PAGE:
December 25, 1948 [San Bernardino Sun]: “Job seekers rescued. Avalon, Santa Catalina Island, Dec. 24—Two bearded, storm-tossed young job-seekers, four days out of San Pedro by rowboat, were picked up 20 minutes off shore here today by Oscar Griffith of Avalon. They told Constable Lucas Moricich they were Terry Tracy, 22 and Zeke Bell, 19, and they had been living in an abandoned Navy landing craft at San Pedro. The officer bought them a hot meal, explained that their chances were nil because Catalina is a summer report, and began looking for a way to get them back to the mainland.”

October 3, 1954 [LAT]: “Little did they realize — the handful of Catalina Island glass-bottom boat and coin divers of 50 years ago—that they had originated a sport which one day would have thousands of participants prowling the waters off the Southern California coast from Palos Verdes to Laguna Beach—and off Catalina itself… A number of Duke’s coin and glass-bottom boat diving contemporaries still reside on the island. One is his brother, Frank, with whom he operates the glass-bottom boat Coral Queen. The others are Tinch Moricich, Oscar Griffith, Everett and Pete Adargo and Hernandez brothers, Sam, Marce, Andy and Manuel. However, none has dived for years. At least since the last of the glass-bottom boat diving exhibitions in the summer of 1941, prior to the outbreak of World War II. Of late years underwater exhibitions have been staged by Harold Warner and Al Hansen, aqua lung diving experts who put on a good show amid the fishes and submarine flora.”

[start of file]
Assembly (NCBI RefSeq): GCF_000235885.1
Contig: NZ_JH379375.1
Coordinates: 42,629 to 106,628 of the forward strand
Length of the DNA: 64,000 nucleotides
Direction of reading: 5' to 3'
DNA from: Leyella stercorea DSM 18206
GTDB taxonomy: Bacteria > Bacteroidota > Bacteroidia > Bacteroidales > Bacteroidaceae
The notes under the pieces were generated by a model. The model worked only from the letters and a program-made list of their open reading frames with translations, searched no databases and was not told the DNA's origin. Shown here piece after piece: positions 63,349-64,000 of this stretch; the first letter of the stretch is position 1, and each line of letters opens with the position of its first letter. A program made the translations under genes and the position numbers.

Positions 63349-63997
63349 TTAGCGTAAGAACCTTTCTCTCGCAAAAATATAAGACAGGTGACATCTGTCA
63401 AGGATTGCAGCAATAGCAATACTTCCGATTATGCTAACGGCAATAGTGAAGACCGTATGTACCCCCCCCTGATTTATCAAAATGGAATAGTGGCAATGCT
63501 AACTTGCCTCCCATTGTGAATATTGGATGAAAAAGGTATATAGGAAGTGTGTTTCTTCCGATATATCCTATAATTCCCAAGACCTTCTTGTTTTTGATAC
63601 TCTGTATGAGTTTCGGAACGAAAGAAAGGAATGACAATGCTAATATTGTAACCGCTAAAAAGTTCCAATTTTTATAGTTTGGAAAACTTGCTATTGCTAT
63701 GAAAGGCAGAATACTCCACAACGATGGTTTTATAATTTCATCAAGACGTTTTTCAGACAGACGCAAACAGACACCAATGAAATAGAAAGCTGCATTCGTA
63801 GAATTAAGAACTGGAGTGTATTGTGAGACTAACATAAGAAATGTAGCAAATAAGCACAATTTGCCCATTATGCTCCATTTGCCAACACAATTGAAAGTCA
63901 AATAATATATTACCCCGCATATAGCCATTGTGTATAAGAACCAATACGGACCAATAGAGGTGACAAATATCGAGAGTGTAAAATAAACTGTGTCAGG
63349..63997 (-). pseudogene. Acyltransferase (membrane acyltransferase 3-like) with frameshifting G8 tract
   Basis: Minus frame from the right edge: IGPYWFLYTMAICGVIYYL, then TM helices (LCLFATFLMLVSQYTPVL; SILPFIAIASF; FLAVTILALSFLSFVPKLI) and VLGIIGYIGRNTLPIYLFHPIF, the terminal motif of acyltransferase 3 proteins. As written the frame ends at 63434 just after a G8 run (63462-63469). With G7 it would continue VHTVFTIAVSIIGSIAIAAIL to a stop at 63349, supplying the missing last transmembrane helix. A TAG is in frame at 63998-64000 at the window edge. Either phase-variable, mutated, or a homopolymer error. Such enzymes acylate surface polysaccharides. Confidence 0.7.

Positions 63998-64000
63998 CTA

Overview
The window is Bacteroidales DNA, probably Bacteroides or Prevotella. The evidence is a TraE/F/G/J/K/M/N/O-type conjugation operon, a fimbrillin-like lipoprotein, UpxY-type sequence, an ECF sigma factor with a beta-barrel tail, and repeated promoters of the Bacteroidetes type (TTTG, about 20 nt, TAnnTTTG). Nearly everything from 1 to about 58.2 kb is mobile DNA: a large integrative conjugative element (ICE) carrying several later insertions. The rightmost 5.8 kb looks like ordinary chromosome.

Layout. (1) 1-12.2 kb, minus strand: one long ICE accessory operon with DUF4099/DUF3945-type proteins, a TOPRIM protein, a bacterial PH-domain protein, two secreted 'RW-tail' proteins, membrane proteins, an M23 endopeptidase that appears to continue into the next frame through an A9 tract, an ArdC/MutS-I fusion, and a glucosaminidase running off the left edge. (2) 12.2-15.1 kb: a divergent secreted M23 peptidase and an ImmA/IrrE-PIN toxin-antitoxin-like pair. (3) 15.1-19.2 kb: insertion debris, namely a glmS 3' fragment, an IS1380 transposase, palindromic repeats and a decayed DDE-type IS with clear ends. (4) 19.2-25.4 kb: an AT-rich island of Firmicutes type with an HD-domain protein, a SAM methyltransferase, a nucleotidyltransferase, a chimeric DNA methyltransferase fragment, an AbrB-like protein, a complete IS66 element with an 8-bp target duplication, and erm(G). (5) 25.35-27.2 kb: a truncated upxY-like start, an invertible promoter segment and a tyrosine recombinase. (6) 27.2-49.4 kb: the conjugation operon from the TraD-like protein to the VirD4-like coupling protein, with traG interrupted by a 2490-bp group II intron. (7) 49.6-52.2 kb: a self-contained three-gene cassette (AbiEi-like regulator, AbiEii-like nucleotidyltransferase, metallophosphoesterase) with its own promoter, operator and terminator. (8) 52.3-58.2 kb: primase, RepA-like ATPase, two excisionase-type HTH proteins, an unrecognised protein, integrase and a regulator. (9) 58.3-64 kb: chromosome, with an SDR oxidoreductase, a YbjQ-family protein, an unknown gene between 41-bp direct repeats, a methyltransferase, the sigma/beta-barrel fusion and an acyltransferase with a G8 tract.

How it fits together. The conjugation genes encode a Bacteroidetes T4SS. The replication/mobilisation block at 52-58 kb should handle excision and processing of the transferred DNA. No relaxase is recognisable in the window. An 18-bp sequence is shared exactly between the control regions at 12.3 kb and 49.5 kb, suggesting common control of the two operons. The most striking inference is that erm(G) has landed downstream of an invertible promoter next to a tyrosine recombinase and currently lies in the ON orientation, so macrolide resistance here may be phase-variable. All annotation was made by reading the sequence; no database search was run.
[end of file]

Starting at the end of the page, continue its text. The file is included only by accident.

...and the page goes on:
January 1 1955 [San Bernardino Sun]: “Friends clear poach suspect. Avalon, Catalina Island — A jury of 12 peers—and friends—has decided that Oscar Griffith, 58-year-old man-about-Avalon, isn't a poacher. When a jury was impaneled Wednesday to try the fisherman and old-time Catalina resident on charges of poaching lobsters, Dep. Dist. Atty. Richard E. Maher couldn't find a prospective juror who didn't know the defendant. In fact, they all called him by his first name. When Oscar took over his own defense—there aren't any lawyers in Avalon—the jurors pitched in and helped cross-examine the fish and game warden who testified that he caught Oscar. Judge Ernest Windle, who recalls only six or seven jury trials in the 37-year history of Avalon Justice Court, said the three-hour trial turned into sort of a round-table discussion. The evidence was two lobsters Fish and Game Warden Jack Witwer said he saw Oscar poach in a closed area off Catalina Island. Their odor filled the room during the trial. After hearing all testimony—including Oscar's explanation that he was just in the closed area “to watch the goats come down to the shore at dusk,” the jury went out and deliberated five minutes. They decided Oscar was innocent. “Anybody got anything else to say?” asked Judge Windle. “Thanks, fellas,” said Oscar.”